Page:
with statement in Python

with statement in Python is used in exception handling to make the code cleaner and much more readable. It simplifies the management of common resources like file streams. Observe the following code example on how the use of with statement makes code cleaner.

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# file handling
  
# 1) without using with statement
file = open('file_path', 'w')
file.write('hello world !')
file.close()
  
# 2) without using with statement
file = open('file_path', 'w')
try:
    file.write('hello world')
finally:
    file.close()

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# using with statement
with open('file_path', 'w') as file:
    file.write('hello world !')

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Notice that unlike the first two implementations, there is no need to call file.close() when using with statement. The with statement itself ensures proper acquisition and release of resources. An exception during the file.write() call in the first implementation can prevent the file from closing properly which may introduce several bugs in the code, i.e. many changes in files do not go into effect until the file is properly closed.



The second approach in the above example takes care of all the exceptions but using the with statement makes the code compact and much more readable. Thus, with statement helps avoiding bugs and leaks by ensuring that a resource is properly released when the code using the resource is completely executed. The with statement is popularly used with file streams, as shown above and with Locks, sockets, subprocesses and telnets etc.

Supporting the “with” statement in user defined objects

There is nothing special in open() which makes it usable with the with statement and the same functionality can be provided in user defined objects. Supporting with statement in your objects will ensure that you never leave any resource open.
To use with statement in user defined objects you only need to add the methods __enter__() and __exit__() in the object methods. Consider the following example for further clarification.

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# a simple file writer object
  
class MessageWriter(object):
    def __init__(self, file_name):
        self.file_name = file_name
      
    def __enter__(self):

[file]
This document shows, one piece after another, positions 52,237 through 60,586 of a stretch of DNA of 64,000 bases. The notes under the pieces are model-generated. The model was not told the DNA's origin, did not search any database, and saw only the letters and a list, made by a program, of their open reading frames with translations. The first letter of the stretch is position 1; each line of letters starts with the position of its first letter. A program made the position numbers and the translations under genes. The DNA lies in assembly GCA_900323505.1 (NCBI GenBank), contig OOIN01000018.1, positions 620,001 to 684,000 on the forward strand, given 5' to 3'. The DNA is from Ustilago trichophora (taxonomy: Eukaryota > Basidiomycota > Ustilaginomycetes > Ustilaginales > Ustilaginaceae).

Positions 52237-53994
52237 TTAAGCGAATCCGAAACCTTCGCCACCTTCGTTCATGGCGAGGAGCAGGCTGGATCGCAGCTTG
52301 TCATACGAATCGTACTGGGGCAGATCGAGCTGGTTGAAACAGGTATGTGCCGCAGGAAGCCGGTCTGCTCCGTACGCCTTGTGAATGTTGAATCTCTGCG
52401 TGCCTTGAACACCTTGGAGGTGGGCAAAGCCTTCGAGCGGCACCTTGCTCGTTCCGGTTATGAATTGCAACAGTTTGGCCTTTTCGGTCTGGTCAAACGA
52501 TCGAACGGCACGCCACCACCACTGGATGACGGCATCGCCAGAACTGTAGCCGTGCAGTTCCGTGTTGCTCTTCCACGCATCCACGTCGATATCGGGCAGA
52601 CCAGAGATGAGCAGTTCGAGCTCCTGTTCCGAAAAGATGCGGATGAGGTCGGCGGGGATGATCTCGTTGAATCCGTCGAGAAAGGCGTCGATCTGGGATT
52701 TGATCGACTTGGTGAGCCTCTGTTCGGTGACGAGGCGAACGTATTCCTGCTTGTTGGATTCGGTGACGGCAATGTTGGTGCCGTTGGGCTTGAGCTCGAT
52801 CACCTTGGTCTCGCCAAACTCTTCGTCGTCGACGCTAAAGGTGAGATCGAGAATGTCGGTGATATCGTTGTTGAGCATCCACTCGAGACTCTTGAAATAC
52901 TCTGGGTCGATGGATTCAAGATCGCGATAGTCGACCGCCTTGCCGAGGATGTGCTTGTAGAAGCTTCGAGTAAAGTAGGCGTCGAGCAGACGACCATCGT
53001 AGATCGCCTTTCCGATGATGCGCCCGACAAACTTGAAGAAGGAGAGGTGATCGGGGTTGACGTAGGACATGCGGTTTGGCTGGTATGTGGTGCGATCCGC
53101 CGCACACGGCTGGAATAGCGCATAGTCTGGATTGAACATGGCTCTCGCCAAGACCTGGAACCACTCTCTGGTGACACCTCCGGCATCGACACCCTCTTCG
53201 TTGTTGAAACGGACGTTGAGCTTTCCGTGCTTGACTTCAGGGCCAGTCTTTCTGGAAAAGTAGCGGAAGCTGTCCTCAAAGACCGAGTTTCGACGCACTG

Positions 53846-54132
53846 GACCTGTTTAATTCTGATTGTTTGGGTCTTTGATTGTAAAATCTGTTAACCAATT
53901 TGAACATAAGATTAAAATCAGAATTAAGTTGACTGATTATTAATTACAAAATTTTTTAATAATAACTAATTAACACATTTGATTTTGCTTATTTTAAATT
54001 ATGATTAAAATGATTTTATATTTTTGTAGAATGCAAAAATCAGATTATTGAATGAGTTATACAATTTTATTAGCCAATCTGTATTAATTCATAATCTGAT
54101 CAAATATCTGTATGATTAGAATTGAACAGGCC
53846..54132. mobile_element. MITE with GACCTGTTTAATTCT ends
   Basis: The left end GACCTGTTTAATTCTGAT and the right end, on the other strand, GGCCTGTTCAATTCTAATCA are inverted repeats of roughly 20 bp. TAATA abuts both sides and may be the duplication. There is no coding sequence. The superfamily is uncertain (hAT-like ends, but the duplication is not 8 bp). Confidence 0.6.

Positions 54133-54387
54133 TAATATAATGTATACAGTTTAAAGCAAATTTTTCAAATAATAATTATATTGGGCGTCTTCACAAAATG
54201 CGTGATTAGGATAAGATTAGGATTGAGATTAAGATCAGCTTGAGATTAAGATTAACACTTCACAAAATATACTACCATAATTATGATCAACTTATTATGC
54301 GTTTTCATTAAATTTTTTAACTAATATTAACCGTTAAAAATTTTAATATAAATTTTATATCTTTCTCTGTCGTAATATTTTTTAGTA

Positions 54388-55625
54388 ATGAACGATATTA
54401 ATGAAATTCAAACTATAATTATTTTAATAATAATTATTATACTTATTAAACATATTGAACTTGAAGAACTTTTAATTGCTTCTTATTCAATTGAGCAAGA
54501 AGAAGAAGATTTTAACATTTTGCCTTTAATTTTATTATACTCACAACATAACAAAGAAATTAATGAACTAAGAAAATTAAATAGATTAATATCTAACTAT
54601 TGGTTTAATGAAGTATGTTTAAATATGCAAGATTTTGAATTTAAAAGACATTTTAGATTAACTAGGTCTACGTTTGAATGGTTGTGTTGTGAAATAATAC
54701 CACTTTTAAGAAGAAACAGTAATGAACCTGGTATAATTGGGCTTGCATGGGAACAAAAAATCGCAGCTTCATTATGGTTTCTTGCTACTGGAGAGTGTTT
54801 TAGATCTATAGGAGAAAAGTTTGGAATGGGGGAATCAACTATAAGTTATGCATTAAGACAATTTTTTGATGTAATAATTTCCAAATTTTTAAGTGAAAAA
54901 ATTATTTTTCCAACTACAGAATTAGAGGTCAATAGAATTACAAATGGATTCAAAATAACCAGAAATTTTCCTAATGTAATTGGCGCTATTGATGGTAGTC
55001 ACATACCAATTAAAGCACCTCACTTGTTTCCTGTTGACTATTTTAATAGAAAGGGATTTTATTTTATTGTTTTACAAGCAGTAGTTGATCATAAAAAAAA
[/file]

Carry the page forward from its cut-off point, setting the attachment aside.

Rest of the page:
self.file = open(self.file_name, 'w')
        return self.file
  
    def __exit__(self):
        self.file.close()
  
# using with statement with MessageWriter
  
with MessageWriter('my_file.txt') as xfile:
    xfile.write('hello world')

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Let’s examine the above code. If you notice, what follows the with keyword is the constructor of MessageWriter. As soon as the execution enters the context of the with statement a MessageWriter object is created and python then calls the __enter__() method. In this __enter__() method, initialize the resource you wish to use in the object. This __enter__() method should always return a descriptor of the acquired resource.

What are resource descriptors?
These are the handles provided by the operating system to access the requested resources. In the following code block, file is a descriptor of the file stream resource.

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file = open('hello.txt')

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In the MessageWriter example provided above, the __enter__() method creates a file descriptor and returns it. The name xfile here is used to refer to the file descriptor returned by the __enter__() method. The block of code which uses the acquired resource is placed inside the block of the with statement. As soon as the code inside the with block is executed, the __exit__() method is called. All the acquired resources are released in the __exit__() method. This is how we use the with statement with user defined objects.

This interface of __enter__() and __exit__() methods which provides the support of with statement in user defined objects is called Context Manager.

The contextlib module

A class based context manager as shown above is not the only way to support the with statement in user defined objects. The contextlib module provides a few more abstractions built upon the basic context manager interface. Here is how we can rewrite the context manager for the MessageWriter object using the contextlib module.

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from contextlib import contextmanager
  
class MessageWriter(object):
    def __init__(self, filename):
        self.file_name = filename
  
    @contextmanager
    def open_file(self):
        try:
            file = open(self.file_name, 'w')
            yield file
        finally:
            file.close()
  
# usage
message_writer = MessageWriter('hello.txt')
with message_writer.open_file() as my_file:
    my_file.write('hello world')

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In this code example, because of the yield statement in its definition, the function open_file() is a generator function.
When this open_file() function is called, it creates a resource descriptor named file. This resource descriptor is then passed to the caller and is represented here by the variable my_file. After the code inside the with block is executed the program control returns back to the open_file() function. The open_file() function resumes its execution and executes the code following the yield statement. This part of code which appears after the yield statement releases the acquired resources. The @contextmanager here is a decorator.

The previous class-based implementation and this generator-based implementation of context managers is internally the same. While the later seems more readable, it requires the knowledge of generators, decorators and yield.



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